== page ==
DOI / VISTA Team Projects
Ilisagvik Tribal College
DOI / VISTA: TCU Team Member Charlotte Ambrozek
Supervisor: Diana Solenberger
Address: 100 Stevenson Street P.O. Box 749, Barrow, Alaska 99723
County: North Slope Borough
Voice Telephone: (907) 538-8333
Web site: www.ilisagvik.edu/
Congressional District: At-Large
Bureau: Bureau of Indian Affairs (BIA)
Ilisagvik College provides educational opportunities to all who wish to pursue their post-secondary education, with an emphasis on the needs of North Slope residents. Ilisagvik College was founded to primarily serve the residents of the North Slope Borough, America’s largest and most northern municipality. The intent of its founders was to provide an education based on Iñupiaq cultural heritage. The basis for all Ilisagvik educational programs is the rich foundation of a subsistence culture in harmony with the land and seas that give it sustenance. The DOI/VISTA- TCU Team Member will be working with Cooperative Extension within ilisagvik College. Ilisagvik College Cooperative Extension believes that learning is a continuing, life-long process. Both Ilisagvik College and the Department of the Interior value the preservation of heritage and natural resources as part of their mission.
About the Surrounding Community
Ilisagvik College’s Cooperative Extension serves the community of Barrow and the seven remote villages that comprise the North Slope Borough (NSB), an 89,000 square mile region situated entirely above the Arctic Circle. The local population is 70% Iñupiat and the outlying villages are 90% Iñupiat. Although the villages are modern communities, the traditional way of life, including subsistence hunting, fishing, and whaling remain essential to the culture and economy. In the 2010 North Slope Borough (NSB) Census 36% of Iñupiat residents aged 16-64 years are identified as unemployed, a rate more than three times than the 2010 National average of 9.6% (United States Department of Labor). With increased modernization, people of the North Slope villages have come to rely more heavily on store-bought food, replacing the comparatively healthy and nutrient-rich traditional subsistence foods with store-bought foods that are often extremely high in sugar, calories, and unhealthy types of fat while low in necessary nutrients (Baseline Community Health Analysis Report, 2012). According to Behavioral Risk Factor Surveillance System (BRFSS) data from 1991-2007, fewer than one in four NSB adults reported eating the recommended five servings of fruit or vegetables per day. In the 2005 YRBD survey, fewer than one in five NSB high school students reported eating five servings of fruit and vegetables a day and 18% had not eaten any fruit in the past seven days (Baseline Community Health Analysis Report, 2012). The rate of diabetes among the Iñupiaq people has more than doubled between 1985 and 2008 (Centers for Disease Control and Prevention Behavior Risk Factor Surveillance System). Obesity rate estimates among school-aged children are roughly 50% higher than statewide estimates. Among NSB children enrolled in the Women, Infants and Children program (WIC) between 2003 and 2009 more than one in three children ages 2-5 years met the current criteria for obesity; this is more than twice the nationwide estimate for 2008.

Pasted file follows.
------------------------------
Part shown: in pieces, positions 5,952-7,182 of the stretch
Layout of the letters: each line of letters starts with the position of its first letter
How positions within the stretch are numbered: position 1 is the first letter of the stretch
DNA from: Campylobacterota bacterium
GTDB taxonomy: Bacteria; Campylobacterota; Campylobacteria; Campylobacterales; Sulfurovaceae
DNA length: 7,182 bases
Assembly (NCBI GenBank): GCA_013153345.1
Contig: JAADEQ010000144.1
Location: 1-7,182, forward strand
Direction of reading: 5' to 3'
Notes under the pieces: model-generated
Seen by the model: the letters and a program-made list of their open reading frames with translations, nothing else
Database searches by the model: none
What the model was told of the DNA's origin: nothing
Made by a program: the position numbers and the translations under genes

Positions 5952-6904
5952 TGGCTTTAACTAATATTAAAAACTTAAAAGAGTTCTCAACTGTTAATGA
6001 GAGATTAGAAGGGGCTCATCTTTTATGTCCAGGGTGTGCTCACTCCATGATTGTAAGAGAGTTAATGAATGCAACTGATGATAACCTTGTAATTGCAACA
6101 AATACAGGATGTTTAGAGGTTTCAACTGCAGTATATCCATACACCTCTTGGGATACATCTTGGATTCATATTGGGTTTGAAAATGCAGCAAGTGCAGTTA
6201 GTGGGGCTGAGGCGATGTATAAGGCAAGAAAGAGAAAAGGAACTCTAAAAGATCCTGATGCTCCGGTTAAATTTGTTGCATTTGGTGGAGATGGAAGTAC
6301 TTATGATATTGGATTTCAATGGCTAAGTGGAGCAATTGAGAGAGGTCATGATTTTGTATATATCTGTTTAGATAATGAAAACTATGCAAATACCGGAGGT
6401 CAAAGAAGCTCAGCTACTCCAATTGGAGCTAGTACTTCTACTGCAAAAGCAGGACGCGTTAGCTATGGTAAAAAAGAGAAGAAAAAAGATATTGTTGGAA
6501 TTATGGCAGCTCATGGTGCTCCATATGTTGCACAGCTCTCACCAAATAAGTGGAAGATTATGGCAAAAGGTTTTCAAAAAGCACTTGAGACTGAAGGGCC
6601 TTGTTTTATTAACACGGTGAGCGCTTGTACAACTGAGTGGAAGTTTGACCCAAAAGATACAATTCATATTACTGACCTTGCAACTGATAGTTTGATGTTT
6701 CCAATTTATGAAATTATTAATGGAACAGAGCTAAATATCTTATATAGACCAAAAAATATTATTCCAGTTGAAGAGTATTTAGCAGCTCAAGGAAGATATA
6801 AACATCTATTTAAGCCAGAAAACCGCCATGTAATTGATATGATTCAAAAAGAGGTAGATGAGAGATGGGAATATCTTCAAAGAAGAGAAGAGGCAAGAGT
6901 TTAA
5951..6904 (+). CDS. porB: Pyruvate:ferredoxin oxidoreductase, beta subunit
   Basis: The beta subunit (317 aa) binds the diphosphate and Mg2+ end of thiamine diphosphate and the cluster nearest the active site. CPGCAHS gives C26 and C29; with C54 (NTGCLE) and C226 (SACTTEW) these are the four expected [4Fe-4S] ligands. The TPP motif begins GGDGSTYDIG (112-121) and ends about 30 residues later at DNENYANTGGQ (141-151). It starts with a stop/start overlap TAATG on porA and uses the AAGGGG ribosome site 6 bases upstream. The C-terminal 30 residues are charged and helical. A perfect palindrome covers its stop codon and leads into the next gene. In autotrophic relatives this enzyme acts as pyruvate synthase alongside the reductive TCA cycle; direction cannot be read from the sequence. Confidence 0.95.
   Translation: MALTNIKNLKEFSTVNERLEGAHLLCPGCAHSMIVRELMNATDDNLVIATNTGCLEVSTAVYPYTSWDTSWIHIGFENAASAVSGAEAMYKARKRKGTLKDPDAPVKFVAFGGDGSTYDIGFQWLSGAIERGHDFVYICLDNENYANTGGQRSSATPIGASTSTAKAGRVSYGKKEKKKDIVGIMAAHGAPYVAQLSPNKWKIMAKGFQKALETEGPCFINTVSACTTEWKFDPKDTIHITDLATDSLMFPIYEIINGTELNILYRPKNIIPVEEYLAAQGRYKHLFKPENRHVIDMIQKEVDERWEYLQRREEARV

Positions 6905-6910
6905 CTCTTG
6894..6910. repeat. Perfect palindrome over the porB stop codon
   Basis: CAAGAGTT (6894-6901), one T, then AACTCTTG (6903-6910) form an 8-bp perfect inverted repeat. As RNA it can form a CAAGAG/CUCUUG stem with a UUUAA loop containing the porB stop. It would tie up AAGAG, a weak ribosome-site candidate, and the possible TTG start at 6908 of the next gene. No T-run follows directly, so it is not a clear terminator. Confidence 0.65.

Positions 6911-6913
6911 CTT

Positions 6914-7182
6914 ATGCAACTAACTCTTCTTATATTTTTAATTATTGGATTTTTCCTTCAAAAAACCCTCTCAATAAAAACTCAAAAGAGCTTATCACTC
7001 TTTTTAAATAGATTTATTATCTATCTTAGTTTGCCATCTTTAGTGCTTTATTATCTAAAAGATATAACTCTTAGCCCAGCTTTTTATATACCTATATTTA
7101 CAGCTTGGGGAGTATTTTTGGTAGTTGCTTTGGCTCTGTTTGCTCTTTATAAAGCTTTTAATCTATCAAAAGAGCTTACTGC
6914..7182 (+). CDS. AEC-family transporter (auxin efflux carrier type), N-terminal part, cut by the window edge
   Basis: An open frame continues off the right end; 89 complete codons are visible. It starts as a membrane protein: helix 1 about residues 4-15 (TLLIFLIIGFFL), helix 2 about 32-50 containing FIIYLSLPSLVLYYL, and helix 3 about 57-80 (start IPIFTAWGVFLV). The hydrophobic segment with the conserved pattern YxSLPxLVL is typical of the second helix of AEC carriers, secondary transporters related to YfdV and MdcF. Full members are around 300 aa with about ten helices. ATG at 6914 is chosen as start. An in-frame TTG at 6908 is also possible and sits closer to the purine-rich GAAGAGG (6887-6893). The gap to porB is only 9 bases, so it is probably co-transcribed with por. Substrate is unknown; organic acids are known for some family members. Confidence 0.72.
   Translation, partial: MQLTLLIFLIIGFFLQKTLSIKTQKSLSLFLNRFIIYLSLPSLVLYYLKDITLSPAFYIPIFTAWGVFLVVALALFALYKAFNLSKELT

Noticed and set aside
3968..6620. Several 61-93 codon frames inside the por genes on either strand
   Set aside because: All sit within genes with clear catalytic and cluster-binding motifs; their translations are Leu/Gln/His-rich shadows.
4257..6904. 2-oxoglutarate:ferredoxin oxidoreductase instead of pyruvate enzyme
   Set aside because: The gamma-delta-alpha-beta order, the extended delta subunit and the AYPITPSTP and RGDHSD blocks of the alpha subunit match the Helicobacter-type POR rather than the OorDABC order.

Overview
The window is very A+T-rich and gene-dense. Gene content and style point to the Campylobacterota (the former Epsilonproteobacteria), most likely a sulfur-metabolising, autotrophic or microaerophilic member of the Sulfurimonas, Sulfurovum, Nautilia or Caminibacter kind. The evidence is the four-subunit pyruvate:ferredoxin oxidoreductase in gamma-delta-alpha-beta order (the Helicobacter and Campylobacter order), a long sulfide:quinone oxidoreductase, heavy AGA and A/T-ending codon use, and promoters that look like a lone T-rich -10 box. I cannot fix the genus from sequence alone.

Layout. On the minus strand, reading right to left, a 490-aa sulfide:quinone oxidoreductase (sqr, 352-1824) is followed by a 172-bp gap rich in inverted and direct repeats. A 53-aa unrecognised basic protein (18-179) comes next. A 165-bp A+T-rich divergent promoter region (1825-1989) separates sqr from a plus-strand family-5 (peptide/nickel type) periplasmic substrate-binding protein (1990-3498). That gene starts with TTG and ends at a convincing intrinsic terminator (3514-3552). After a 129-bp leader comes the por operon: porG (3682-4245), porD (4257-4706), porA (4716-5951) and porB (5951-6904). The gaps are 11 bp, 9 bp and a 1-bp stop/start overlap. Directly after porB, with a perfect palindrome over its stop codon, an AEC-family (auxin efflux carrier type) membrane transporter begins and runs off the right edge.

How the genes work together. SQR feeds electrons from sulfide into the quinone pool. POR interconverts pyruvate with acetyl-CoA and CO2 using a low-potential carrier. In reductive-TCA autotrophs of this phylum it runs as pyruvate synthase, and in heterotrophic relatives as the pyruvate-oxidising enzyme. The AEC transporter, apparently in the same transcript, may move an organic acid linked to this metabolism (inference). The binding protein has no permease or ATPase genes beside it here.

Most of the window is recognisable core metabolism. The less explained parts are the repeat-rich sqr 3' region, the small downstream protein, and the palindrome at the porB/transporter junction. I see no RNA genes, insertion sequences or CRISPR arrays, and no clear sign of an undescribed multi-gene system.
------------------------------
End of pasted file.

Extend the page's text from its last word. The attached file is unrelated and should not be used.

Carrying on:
DOI/VISTA-TCU Team Member Charlotte Ambrozek is developing and implementing a nutritional education, and beginning cooking program. This program is specifically targeting youth and the young adult population within the seven villages, and is providing them with the skills, and knowledge needed to feed their families or future families with healthy home cooked meals.
Sponsors and Partners
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